Donald Trump has instructed Nasa to start planning a return to the Moon as a stepping stone en route to Mars and "beyond".

The United States has not sent astronauts to the Moon since 1972 and on 11 December, Trump promised that intergalactic adventure would not be the last. "This time we will not only plant our flag and leave our footprint," Trump promised as he signed the declaration. "We will establish a foundation for an eventual mission to Mars and perhaps someday to many worlds beyond."

Present at the ceremony was the last man to walk on the Moon, Harrison Schmitt and the second person to walk on the Moon, Buzz Aldrin. Trump vowed in reference to Schmitt: "Today, we pledge that he will not be the last."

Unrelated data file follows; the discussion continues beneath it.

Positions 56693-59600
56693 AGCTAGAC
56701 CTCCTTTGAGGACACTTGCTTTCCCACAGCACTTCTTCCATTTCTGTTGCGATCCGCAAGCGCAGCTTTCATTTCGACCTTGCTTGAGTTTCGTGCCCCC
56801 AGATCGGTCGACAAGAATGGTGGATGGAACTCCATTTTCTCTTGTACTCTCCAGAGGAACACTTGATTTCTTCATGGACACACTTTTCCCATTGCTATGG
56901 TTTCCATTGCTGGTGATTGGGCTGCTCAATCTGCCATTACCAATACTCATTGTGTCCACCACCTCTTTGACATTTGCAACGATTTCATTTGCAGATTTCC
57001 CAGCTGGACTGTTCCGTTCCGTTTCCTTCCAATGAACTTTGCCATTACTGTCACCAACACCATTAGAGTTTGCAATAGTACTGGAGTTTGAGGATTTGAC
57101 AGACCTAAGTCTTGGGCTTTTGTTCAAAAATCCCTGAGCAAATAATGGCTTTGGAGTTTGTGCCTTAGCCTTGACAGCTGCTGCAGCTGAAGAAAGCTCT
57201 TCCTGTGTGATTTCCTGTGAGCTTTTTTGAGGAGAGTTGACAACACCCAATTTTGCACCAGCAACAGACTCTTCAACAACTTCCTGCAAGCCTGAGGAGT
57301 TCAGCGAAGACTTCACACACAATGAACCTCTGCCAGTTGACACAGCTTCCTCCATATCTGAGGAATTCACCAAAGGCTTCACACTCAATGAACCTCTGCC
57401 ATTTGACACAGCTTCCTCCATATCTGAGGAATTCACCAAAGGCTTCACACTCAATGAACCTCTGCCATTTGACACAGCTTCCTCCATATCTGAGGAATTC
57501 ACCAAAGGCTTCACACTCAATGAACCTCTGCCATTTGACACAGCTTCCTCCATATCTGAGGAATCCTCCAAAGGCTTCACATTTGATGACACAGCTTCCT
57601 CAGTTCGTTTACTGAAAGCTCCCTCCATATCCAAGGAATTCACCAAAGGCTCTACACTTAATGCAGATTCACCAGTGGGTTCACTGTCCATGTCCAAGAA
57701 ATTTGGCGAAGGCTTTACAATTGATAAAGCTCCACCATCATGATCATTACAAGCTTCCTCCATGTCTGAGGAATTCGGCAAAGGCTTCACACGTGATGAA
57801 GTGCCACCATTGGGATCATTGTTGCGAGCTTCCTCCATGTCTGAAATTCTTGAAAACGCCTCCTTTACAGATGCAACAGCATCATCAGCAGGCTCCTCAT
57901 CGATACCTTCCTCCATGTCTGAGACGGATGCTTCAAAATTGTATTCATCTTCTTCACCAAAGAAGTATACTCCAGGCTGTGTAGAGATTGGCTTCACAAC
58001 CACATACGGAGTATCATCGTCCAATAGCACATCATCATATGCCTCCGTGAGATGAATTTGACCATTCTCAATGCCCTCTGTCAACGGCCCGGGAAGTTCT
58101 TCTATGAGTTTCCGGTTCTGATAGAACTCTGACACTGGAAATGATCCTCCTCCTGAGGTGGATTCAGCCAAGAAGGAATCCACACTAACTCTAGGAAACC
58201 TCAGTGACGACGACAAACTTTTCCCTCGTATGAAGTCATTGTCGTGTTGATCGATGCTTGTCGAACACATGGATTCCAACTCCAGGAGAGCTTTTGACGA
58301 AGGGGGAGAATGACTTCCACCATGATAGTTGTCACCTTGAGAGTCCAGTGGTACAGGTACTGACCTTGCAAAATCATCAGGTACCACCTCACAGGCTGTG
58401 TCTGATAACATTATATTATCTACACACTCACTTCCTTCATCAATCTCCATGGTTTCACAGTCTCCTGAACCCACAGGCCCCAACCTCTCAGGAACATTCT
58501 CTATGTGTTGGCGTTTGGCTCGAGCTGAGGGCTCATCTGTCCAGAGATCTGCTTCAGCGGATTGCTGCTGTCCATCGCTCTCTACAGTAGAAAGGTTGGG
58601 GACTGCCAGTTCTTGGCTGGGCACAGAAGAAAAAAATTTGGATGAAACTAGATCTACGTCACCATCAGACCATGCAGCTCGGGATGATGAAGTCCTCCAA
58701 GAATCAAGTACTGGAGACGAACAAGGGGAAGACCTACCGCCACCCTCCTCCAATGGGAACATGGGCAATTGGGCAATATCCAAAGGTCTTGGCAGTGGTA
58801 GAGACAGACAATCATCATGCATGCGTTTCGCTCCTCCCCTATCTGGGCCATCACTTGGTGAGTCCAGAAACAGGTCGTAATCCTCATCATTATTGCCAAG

Nasa's acting administrator Robert Lightfoot said he was excited about Trump's declaration. Despite the excitement, details on funding and costs are still scarce. There was also no timeline for the Moon landings.

George W Bush announced the Constellation space programme in 2005 which was meant to send humans to the Moon in the 2020s. But Obama eventually scrapped the proposal in favour of reaching Mars in 25 years. Constellation would also have costed the US government around $100bn.

Patriotic Americans have since taken to Twitter to laud Trump's Moon initiative.